[Deathpenalty]death penalty news --- NEW YORK
j_sommer at gmx.net
Wed Apr 13 00:47:23 CDT 2005
death penalty news
April 12, 2005
Albany Panel Closes Door on Death Penalty Measure
Democrats in the State Assembly closed the door today on reviving the death
penalty in New York State this year, handing a significant victory to
groups that are trying to build national momentum against capital punishment.
With a vote by a key Assembly committee, the state's death penalty law now
appears likely to stay off the books for some years to come. The state's
top court struck down the law in June, finding a central element of its
sentencing provisions unconstitutional, and the opposition in the Assembly
is unlikely to change anytime soon because there is so little turnover
among incumbents in Albany.
New York also joins a handful of states where politicians have stepped away
from death penalty laws that their predecessors enacted in 38 states after
the United States Supreme Court restored capital punishment in 1976. The
State Legislature passed its law in 1995, although New York has never
executed a person under it.
Opponents of the death penalty from around the country packed a Capitol
hearing room here today to mark the Assembly's action, and hailed it
afterward as an important moment in the continuing legal and political
battles over the future of the laws. In particular, they noted that some
supporters of the 1995 law had now changed their minds on the death
penalty's infallibility, a shift they hope to stoke elsewhere.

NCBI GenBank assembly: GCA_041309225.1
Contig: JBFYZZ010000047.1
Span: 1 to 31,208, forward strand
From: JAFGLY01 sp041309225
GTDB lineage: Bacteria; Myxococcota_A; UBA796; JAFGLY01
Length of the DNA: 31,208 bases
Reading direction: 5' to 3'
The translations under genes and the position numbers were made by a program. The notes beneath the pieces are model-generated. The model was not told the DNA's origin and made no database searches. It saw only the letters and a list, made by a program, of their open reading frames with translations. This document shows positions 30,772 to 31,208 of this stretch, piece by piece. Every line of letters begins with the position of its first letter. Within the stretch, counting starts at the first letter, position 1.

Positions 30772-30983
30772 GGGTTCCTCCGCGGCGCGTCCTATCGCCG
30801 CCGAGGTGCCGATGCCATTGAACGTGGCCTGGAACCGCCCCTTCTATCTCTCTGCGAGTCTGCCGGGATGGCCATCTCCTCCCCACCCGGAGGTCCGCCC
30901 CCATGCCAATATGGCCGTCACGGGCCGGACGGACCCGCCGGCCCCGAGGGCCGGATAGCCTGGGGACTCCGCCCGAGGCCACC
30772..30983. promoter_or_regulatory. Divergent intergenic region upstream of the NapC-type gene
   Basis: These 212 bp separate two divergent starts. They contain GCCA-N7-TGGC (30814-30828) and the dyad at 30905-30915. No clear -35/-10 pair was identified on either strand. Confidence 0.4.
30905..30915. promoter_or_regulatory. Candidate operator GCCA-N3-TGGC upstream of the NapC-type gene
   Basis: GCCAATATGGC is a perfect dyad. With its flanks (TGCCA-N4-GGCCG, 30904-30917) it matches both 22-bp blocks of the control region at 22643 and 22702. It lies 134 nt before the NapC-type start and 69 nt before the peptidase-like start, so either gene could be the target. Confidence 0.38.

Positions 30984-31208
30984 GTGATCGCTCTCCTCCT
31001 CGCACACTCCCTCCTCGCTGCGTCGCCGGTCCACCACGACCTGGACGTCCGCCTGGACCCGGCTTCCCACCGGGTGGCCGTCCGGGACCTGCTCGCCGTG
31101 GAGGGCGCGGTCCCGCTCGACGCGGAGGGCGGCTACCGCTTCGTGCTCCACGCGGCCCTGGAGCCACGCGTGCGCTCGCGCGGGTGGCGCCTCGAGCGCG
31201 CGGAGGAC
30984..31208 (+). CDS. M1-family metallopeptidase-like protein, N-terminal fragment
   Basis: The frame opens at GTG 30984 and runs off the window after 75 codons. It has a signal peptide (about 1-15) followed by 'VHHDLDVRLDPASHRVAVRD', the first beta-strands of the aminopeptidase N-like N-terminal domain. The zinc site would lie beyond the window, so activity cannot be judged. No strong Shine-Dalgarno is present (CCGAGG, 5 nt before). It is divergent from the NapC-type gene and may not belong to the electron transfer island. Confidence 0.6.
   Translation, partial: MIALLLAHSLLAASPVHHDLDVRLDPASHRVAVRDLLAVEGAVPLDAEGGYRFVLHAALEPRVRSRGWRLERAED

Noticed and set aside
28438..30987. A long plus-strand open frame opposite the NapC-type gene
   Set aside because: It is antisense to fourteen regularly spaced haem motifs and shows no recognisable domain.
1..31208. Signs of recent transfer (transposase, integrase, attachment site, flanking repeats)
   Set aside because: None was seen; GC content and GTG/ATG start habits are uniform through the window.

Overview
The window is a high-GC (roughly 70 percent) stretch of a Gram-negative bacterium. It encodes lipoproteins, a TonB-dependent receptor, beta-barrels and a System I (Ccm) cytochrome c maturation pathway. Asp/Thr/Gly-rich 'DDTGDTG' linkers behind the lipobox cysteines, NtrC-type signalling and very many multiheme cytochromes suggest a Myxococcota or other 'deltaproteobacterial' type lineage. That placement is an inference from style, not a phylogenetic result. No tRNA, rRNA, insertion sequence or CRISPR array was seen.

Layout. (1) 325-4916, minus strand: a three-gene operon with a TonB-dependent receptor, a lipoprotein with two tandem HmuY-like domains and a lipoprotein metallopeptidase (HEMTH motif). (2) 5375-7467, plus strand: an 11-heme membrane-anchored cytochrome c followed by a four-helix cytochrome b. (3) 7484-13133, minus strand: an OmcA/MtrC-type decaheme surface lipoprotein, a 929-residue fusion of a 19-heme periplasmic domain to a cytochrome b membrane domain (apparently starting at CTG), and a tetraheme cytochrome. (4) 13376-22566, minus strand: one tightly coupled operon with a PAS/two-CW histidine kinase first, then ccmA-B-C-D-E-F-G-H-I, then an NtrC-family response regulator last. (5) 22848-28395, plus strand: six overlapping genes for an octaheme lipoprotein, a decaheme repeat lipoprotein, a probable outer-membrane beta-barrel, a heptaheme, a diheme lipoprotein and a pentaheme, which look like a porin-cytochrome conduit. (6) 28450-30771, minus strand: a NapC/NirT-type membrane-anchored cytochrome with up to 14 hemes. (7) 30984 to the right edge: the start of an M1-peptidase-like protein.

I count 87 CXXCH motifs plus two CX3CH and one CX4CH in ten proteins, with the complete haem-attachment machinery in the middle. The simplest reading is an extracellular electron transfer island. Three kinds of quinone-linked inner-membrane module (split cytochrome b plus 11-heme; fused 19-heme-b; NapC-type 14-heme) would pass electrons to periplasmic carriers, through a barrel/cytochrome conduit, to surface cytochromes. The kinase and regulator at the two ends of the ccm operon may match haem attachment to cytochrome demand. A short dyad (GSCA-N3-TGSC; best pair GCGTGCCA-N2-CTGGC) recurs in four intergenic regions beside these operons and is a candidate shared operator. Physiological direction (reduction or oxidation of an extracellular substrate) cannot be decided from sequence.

"There is going to be a ripple effect coming out of Albany against capital
punishment, no question," said Shari Silberstein, co-director of the
Quizote Center, a national religious group that is pressing for moratoriums
on executions, who attended the hearings. "When a major state like New York
moves away from the death penalty, other states take notice and ask
questions of their own."
The Democratic resistance to the death penalty could also inject an
uncertain political element into the 2006 races for governor and
Legislature in New York. Gov. George E. Pataki showed the emotional appeal
of the issue in 1994 when he unseated Mario M. Cuomo in part by promising
voters that he, unlike Mr. Cuomo, would sign a death penalty law.
The Assembly's action today came at a half-hour meeting of the chamber's
Codes Committee, which voted 11 to 7 against a bill that would have made
changes to the death penalty law to address the state Court of Appeals
decision in June. All 11 nays came from Democrats; the committee's four
Republicans and three Democrats voted to send the bill to the floor of the
Assembly, where the prospect for passage was expected to be close.
"The death penalty is, in effect, killed for this year," said Assemblyman
Joseph Lentol, a Democrat who is chairman of the committee, and one of the
members who backed the law in 1995 but voted against it today because of
new, personal doubts.
(source: New York Times)
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